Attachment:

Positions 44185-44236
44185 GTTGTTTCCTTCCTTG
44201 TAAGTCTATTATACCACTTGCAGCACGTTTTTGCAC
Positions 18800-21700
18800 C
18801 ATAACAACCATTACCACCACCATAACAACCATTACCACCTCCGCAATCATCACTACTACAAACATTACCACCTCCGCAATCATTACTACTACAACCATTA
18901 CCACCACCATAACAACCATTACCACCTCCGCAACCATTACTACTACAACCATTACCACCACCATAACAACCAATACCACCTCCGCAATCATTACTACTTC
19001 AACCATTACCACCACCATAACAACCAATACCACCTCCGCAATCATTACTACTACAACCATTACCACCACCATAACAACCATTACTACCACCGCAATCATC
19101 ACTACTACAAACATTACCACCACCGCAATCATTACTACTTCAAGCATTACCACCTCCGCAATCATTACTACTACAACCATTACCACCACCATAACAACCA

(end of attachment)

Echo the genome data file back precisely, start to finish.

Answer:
Positions 44185-44236
44185 GTTGTTTCCTTCCTTG
44201 TAAGTCTATTATACCACTTGCAGCACGTTTTTGCAC
Positions 18800-21700
18800 C
18801 ATAACAACCATTACCACCACCATAACAACCATTACCACCTCCGCAATCATCACTACTACAAACATTACCACCTCCGCAATCATTACTACTACAACCATTA
18901 CCACCACCATAACAACCATTACCACCTCCGCAACCATTACTACTACAACCATTACCACCACCATAACAACCAATACCACCTCCGCAATCATTACTACTTC
19001 AACCATTACCACCACCATAACAACCAATACCACCTCCGCAATCATTACTACTACAACCATTACCACCACCATAACAACCATTACTACCACCGCAATCATC
19101 ACTACTACAAACATTACCACCACCGCAATCATTACTACTTCAAGCATTACCACCTCCGCAATCATTACTACTACAACCATTACCACCACCATAACAACCA